Now, we still haven’t clarified how the writer tells the reader which schema was used for serialization. There are several ways to do this. In the context of Kafka, there is one established method which relies on the convention that the writer prepends each serialized record with its respective schema ID before it is sent over the wire. The reader can then parse the first few bytes to find out the schema ID and ask the schema registry for the schema definition. Only then, the reader can determine schema compatibility, reorder the schema’s fields and start deserializing.

I know this might be a bit confusing (at least it was for me) so let’s have a look at an example.

The protocol

In this example scenario, we’ll look at a publisher who wants to write the Avro-serialized message “Foo” to the topic “my_topic” and a subscriber who wants to read that record.

The example scenario expressed as diagram. A publisher sends a message to a subscriber over a Kafka topic.
An example scenario

The writer’s side

Let’s first have a look at the left half of the image and take the writer’s perspective.

A diagram depicing the protocol flow from the publisher's perspective.
The writer’s side
  1. So we want to write the message “Foo” to the topic “my_topic”. While developing the application, we already determined the schema that we want to use. So technically, we could already serialize the record and publish it. Except, we can’t. Remember: With Avro, we need to signal which schema was used for serialization so that readers can check for compatibility and deserialize. In order to do this, we need the schema’s unique ID. How do we know the correct schema ID? Only the schema registry knows, so let’s ask it.
  2. We ask the schema registry: “Hey, I want to publish a record to “my_topic” using this particular schema. Is that alright, and if so could you tell me which schema ID to use?”. We do this by calling the API’s registration endpoint. The endpoint expects an Avro schema in the request body. We’re going to put the schema we planned to use inside of it.
  3. The schema registry receives the request and looks up the schema in its persistent storage (a log-compacted topic named “_schemas”). If no schema is yet registered for the topic (what I refer to as “topic” is actually “subject” in schema registry terms) then the schema is registered and persisted.
  4. The schema registry compares the schema that it just looked up with the schema that we POSTed. If the schemas are incompatible according to Avro’s schema compatibility rules, a client error (409) is returned to us. But in this example we’re good, the schemas are compatible and the schema ID is returned. Let’s assume that the ID is “5”.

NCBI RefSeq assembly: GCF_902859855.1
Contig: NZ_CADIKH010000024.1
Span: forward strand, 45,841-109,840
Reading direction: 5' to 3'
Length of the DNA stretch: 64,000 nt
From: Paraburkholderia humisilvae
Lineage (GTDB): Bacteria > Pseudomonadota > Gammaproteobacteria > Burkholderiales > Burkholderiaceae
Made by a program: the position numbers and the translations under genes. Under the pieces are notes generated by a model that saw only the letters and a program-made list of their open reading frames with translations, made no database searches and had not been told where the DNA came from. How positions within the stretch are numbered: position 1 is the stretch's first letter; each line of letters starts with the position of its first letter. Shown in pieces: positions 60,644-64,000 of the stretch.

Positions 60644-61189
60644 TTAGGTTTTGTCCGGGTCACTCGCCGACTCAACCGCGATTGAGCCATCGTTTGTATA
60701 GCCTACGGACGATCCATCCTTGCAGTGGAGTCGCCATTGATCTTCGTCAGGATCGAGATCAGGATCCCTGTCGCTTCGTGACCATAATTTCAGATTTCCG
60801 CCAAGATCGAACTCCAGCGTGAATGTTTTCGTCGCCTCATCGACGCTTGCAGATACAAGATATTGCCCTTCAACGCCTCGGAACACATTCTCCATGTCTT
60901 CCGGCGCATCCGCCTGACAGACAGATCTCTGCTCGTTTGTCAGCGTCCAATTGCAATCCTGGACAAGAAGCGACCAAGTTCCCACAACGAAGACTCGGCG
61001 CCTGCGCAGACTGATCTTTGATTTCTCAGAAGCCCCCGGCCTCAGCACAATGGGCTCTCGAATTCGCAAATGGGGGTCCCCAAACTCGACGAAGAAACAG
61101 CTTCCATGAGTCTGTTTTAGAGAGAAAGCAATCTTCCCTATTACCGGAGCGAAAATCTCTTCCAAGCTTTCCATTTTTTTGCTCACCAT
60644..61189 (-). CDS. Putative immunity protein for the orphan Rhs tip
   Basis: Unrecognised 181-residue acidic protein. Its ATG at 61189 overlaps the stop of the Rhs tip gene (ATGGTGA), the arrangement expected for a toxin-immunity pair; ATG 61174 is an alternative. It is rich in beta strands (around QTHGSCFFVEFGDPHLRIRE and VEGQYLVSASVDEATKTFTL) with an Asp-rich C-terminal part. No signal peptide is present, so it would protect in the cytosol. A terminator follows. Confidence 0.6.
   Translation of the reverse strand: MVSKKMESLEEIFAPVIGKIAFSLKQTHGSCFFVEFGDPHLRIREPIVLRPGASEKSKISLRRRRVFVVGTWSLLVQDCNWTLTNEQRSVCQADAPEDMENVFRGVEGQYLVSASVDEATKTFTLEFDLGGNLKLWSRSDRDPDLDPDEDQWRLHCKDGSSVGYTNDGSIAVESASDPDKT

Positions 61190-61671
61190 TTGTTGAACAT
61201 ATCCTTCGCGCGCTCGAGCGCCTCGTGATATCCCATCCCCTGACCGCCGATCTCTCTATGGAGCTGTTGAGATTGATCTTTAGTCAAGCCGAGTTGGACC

5. Great, so we have green light to use our schema for serialization. We serialize the record and find its binary repesentation is “06 46 6F 6F”.
  6. Now we can prepend the message with the schema ID and publish the record. Off we go!

The reader’s side

Now let’s look at the other half of the image and slip into the role of the consumer.

A diagram depicing the protocol flow from the subscriber's perspective.
The reader’s side
  1. As a consumer we’re notified about a new record in the “my_topic” topic that the writer previously published to. How do we deserialize the record? We already know which schema to use for deserialization: while writing the application we defined that “for this particular topic we use that particular schema”. But why can’t we just use our own schema and be done with it? The answer is that, again, Avro needs both the writer and the reader schema in order to identify which bytes correspond to which field and to determine whether the schemas are compatible. So we need to retrieve the writer’s schema from the schema registry. We look at the first few bytes of the message and discover that the writer used the schema ID “5”.
  2. We ask the schema registry which schema is associated with schema “5” by calling the corresponding API endpoint.
  3. Again, a lookup in the persistent store is made.
  4. The endpoint returns the schema definition associated with schema ID 5.
  5. We compare the returned schema with the schema that we planned to use. By looking at the two schemas side-by-side we can identify each field and also determine whether the schemas are compatible. If everything is ok we can finally deserialize the record and read the original message.

Note: It is worth noting that we don’t have to perform the schema lookup for every incoming and outgoing record. The clients can hold the ID-schema-mapping in an in-memory cache and thus skip steps 2 to 4.

There you go, that’s the whole secret!

Conclusion

We’ve seen that Avro is an extraordinarily compact serialization format. As opposed to Protobuf and Thrift, it doesn’t need tags to identify fields in the serialized byte sequence. Much rather, it relies on the fact that a reader needs to know the writer’s schema in addition to its own schema. So the question arises where a reader should get the writer’s schema from. When working with local files, this is not an issue at all since you can simply prepend the file with the schema and then fill the file back-to-back with serialized records - schema and data are always kept together. However, when readers and writers make up a distributed system, things become complicated as schema information needs to be exchanged over the network.

Confluent’s solution for the Kafka world is a protocol which took me a while to fully grok. The idea of the protocol is to prepend each record that is sent out with the writer’s schema ID so that the reader can retrieve the writer’s schema from a central REST API, the schema registry. This imposes quite a bit of complexity on the system as suddently, schemas need to traverse the network and clients need to be enabled to talk to yet another service. Since Confluent’s client libraries take care of all the nitty-gritty details from retrieving the schemas to checking compatibility to (de)serializing records, it is not always obvious to the users what is happening under the covers. Not understanding those details will inevitably come back to bite you and you will find yourself pulling your hairs out debugging serialization problems sooner or later. I hope this post made things more clear for you!